The Whole Truth About Whole Grain Bread


When it comes to processed grain products like breads, cereals, and crackers, it's difficult to know what the healthiest choice is. A whole grain is a grain that has not been stripped of its bran or germ before processing. We know whole grains are important, but are we really getting whole grains when we buy a loaf of wheat bread? If you had to choose between 3 products, one labeled "Made with Whole Grain", another labeled "Multigrain", and the third labeled "12-Grain", which bread would you believe is healthiest? What if I told you all of these breads are closer to white bread than to whole wheat bread? Food companies know their customers are more health conscious than ever these days, and they choose clever marketing terms to cash in on it.

The truth is, terms like "Stoneground", "Multigrain", and "Made with Whole Grains" have no legal definitions, so companies can use these terms however they want. A cereal labeled "Made with Whole Grains" might really be a sugary blend of corn and white flour, with a little bit of whole grain oat flour added near the bottom of the list. Some companies may even add coloring to mimic the natural dark tint associated with whole grain products.

Multi Grain Bread

How can you make sure you're getting the product you think you're getting? Reading the ingredient list is really the only way. The first ingredient should be whole grain flour. It might be whole grain wheat, corn, rye or oat, but it should say whole grain. On the front of the package you might see "Whole Wheat", or "100% Whole Wheat", both of which have legal definitions that require whole wheat to be the primary ingredient. You can also look for the Whole Grain Council's Whole Grain Stamp to give you an idea of how much whole grain is in the product. This doesn't mean your Multigrain bread isn't a whole grain choice, but you have to investigate to be sure.

And don't forget that even though products like bread, crackers, and cereals are made with whole grains, they're still processed. Incorporate more unprocessed whole grains like brown rice, steel cut oats, quinoa, pearl barley, or bulgur into your diet to make sure you're getting all the nutrients you need to be your best.

Whole Grain Pic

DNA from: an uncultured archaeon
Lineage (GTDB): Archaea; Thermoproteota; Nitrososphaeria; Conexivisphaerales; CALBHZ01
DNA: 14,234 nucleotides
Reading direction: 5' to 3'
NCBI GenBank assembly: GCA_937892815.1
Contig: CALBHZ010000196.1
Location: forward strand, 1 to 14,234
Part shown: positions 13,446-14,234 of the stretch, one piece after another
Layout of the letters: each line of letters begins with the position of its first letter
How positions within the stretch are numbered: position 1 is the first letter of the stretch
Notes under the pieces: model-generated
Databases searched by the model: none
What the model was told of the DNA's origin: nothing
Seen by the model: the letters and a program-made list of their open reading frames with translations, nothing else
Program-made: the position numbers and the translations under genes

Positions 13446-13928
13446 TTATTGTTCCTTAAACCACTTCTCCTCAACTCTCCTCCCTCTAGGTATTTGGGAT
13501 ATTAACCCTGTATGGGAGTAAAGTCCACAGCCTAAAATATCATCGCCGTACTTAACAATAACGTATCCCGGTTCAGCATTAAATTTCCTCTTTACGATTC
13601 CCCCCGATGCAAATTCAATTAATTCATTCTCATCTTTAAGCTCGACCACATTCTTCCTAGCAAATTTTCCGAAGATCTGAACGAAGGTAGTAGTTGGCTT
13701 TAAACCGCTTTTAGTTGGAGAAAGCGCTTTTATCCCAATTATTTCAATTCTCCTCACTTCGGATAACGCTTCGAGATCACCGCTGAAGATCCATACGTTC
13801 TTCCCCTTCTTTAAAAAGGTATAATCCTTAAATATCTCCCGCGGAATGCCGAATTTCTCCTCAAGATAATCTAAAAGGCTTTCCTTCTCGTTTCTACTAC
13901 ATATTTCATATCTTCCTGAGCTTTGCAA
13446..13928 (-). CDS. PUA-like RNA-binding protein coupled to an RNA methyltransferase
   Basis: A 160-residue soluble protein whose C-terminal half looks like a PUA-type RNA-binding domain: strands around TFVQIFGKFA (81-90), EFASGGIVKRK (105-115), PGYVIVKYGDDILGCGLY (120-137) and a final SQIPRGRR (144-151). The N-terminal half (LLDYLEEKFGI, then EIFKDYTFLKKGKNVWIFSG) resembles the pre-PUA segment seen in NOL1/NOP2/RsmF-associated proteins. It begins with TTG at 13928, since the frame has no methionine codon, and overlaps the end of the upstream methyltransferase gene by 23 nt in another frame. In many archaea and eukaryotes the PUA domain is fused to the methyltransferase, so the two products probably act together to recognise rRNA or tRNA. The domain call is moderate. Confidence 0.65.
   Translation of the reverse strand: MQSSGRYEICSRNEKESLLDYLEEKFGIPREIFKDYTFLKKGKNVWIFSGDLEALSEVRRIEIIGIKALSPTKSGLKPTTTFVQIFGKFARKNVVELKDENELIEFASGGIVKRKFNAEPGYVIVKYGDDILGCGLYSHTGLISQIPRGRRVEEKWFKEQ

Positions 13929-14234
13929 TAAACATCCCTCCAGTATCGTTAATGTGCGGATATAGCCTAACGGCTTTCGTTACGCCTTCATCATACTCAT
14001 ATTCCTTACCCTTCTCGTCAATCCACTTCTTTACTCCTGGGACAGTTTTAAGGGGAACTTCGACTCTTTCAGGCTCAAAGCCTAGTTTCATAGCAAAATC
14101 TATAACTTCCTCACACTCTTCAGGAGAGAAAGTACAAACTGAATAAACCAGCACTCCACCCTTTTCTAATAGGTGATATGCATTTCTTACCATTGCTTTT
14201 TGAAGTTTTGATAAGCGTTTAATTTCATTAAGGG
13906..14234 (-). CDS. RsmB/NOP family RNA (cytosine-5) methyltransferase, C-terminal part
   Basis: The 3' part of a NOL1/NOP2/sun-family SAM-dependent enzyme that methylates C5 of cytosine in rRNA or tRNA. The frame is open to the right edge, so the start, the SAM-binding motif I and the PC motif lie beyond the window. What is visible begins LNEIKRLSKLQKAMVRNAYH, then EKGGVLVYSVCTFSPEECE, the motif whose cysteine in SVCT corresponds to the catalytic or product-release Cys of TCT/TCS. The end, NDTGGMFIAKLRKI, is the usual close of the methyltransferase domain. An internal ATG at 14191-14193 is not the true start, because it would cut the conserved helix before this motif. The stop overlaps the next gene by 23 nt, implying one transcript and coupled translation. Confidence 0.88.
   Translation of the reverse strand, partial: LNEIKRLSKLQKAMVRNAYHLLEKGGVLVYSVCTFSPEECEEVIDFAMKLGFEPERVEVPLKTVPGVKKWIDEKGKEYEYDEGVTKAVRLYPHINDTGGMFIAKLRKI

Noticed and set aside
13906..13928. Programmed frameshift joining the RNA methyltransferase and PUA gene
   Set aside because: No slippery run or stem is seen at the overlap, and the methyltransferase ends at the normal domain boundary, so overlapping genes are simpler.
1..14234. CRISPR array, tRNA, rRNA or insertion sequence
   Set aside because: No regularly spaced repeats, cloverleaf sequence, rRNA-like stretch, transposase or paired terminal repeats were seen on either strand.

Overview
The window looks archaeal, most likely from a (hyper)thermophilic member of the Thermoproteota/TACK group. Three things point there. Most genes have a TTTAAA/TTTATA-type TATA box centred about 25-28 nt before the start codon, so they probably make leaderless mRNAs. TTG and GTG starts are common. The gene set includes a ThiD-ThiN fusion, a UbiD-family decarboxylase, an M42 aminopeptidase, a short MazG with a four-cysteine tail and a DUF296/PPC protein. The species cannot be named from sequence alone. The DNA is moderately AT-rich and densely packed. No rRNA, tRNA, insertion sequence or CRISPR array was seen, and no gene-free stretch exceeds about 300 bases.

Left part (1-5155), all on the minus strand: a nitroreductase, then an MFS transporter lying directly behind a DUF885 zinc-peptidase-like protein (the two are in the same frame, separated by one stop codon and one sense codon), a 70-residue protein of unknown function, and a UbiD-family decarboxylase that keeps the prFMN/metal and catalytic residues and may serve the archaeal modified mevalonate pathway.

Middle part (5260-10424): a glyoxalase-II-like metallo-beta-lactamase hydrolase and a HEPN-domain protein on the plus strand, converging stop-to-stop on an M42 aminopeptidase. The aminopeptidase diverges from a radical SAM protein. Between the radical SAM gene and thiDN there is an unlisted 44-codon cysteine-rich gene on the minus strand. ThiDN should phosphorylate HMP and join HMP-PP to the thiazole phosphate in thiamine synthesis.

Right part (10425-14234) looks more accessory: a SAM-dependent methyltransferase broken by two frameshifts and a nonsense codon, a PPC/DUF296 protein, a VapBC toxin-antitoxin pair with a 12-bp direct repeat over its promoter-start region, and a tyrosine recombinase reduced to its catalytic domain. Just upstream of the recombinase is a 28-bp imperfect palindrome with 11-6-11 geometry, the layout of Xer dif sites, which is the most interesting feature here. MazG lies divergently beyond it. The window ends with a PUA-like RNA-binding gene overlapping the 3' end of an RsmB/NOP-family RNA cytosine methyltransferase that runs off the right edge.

I know this is confusing, so here's a glossary of terms that require further investigation for quick reference.

Read the ingredient list if you see:
100% Whole Wheat: these products have whole grain wheat as the primary ingredient
Multigrain: the means the product contains more than one type of grain, not necessarily whole grains
Wheat Flour: wheat flour typically refers to refined flour, not whole wheat
Whole Grain or Made with Whole Grain: this indicates the product contains a whole grain of some kind, but the product could be mostly white flour or other refined grain
12-Grain: similar to multigrain, this term means the product has 12 types of grain, but they aren't necessarily whole grains

Good luck!


kschaeff with dog

Katie Schaeffer has a master's in dietetics, focusing on improving urban food environments. She has a background in environmental science, agriculture and nutrition. A 15 year vegetarian, Katie advocates eating a mostly local, plant based diet to improve health and the environment. She is a member of the Academy of Nutrition and Dietetics, the Western New York Dietetics Association, and the Dietitians in Integrative and Functional Medicine practice group. In her spare time, she enjoys cooking meals for friends and family, singing with the Buffalo Choral Arts Society and the Buffalo Philharmonic Chorus, and making her own clothes. She loves a good road trip and experiencing new places and new foods. Katie lives in Buffalo with her husband Hill and their dog Brody (pictured above). Her favorite food is tofu. Not really. It's actually coconut cake.

Categories: Healthy Eating
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